Guernsey's household recycling uptake is among the best in Europe as a result of the introduction of the pay-as-you-throw waste system.
Based on a recycling rate of above 60% for January-March - the first full quarter since exports of separate food waste and processed general waste began - Guernsey Waste is predicting that as much as 65% of waste will be recycled this year.
This compares to a provisional rate of 50.2% for the 12 months to the end of March 2018, which puts the island on course to achieve its target of recycling 70% of household waste by 2030.
States Trading Assets’ Deputy Managing Director Richard Evans said this showed the extent to which households had subscribed to the new collections.
"The whole of the Guernsey Waste team work really hard, a lot of work has been done with the people of Guernsey to get them on board and it is really encouraging to see that people have embraced it," he said.
"85% of households are using the service regularly, which is absolutely fantastic, and that has translated into 65% of everything [being recycled]. It has effectively gone up 15% since we switched to the new collections and charging system.
"But that doesn’t mean that we are going to sit back and rest on our laurels, because we are keen to keep the emphasis up and keep things going."
In Europe, only Germany has recorded a national rate of more than 60%. A handful of local authorities in the UK have reported rates of above 60%, the highest being Anglesey at 69.1%.
Mr Evans said the Guernsey Waste team is aware of national interest in Guernsey's pay-as-you-throw system.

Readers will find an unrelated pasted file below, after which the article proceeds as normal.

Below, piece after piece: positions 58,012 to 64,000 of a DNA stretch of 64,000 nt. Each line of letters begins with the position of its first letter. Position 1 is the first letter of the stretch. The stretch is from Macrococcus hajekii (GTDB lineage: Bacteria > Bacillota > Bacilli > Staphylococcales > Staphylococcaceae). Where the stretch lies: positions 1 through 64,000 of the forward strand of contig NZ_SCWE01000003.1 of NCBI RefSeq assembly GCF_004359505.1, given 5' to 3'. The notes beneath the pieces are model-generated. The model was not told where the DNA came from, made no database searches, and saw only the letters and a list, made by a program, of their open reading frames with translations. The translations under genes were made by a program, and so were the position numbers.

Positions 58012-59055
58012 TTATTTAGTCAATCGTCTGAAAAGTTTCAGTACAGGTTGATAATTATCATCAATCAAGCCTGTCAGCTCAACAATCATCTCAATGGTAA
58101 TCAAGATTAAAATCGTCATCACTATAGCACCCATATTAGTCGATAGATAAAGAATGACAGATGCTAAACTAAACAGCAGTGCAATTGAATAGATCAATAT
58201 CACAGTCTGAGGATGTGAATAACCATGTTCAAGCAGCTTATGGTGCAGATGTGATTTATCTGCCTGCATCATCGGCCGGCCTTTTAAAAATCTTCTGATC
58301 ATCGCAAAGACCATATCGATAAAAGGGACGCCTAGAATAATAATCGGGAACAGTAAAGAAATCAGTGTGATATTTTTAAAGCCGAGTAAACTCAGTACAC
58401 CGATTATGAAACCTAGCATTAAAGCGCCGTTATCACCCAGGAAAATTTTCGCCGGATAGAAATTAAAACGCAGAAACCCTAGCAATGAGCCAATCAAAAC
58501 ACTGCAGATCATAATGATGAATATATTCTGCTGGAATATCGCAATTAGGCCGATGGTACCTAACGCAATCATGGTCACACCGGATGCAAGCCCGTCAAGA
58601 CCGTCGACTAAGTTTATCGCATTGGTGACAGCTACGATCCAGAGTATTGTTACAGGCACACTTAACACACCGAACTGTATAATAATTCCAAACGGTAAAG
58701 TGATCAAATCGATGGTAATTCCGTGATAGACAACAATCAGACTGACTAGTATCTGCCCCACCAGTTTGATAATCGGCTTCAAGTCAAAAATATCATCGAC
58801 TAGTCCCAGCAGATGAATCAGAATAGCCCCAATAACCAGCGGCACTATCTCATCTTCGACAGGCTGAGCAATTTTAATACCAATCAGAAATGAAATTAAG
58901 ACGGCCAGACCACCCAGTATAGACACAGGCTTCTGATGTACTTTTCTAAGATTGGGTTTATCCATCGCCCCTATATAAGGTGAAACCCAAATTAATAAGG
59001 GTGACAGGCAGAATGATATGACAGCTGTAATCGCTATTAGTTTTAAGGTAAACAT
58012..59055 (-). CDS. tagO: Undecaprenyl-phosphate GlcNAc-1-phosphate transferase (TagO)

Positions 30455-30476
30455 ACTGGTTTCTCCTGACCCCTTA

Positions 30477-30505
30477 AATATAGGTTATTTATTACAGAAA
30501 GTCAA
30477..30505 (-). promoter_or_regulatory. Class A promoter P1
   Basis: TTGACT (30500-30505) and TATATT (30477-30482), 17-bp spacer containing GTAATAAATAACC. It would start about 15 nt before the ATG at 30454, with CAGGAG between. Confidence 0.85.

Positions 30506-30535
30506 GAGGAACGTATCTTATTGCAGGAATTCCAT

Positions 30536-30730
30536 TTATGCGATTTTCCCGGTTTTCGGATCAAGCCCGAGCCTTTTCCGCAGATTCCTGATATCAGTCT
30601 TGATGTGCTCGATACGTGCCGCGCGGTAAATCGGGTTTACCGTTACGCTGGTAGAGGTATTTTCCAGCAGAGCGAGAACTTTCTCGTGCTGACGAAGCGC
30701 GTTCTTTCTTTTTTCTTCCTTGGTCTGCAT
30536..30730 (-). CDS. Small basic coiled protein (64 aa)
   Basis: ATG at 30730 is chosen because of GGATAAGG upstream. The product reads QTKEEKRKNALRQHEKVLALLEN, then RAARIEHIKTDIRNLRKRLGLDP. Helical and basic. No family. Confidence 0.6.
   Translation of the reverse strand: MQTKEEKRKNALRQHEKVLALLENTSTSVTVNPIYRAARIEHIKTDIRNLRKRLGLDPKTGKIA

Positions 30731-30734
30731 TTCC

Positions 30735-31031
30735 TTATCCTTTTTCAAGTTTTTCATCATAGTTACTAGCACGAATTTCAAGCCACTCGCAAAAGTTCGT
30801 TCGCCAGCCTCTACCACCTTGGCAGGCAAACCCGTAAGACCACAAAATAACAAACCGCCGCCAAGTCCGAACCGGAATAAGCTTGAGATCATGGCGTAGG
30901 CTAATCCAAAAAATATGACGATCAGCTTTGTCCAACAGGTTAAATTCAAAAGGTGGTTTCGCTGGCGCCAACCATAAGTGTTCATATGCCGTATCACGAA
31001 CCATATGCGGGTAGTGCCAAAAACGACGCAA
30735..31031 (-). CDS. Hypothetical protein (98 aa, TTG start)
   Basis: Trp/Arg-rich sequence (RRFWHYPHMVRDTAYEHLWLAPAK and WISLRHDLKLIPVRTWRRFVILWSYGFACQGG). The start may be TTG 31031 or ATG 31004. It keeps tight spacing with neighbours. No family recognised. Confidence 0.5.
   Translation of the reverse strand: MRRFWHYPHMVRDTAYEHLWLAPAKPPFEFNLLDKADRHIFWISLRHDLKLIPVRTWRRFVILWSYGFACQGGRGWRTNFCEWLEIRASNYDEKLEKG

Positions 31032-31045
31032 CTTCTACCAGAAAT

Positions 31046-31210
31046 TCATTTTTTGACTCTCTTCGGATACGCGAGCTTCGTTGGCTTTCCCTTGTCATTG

"We know that colleagues in local councils in the UK are watching us closely," said Mr Evans. "They are keen to see how it goes and learn from our experience."
The biggest factor in Guernsey’s increase in recycling has been the new food waste collections for every household. Since December, separately collected food waste has been pre-processed at the new transfer station at Longue Hougue, before being loaded into tankers and sent to a plant in southern England, where it is used to generate electricity and compost material.
The shift to fortnightly pick-ups for general rubbish has also seen a big upturn in kerbside recycling. A survey in November last year, involving more than 1,800 homes in St Peter Port and Castel, found that more than 85% of households were now regular users of the service. Nearly 90% were using the weekly food waste collections.
Tonnages for the blue and clear recycling bags in the first two months of January and February were up more than 30% compared to 2018, while the amount of general refuse has fallen "significantly" since the adoption of the new arrangements.
Pictured top: Members of Guernsey Waste, the States Trading Supervisory Board and main contractors Wood and Geomarine at the Longue Hougue household waste facility.
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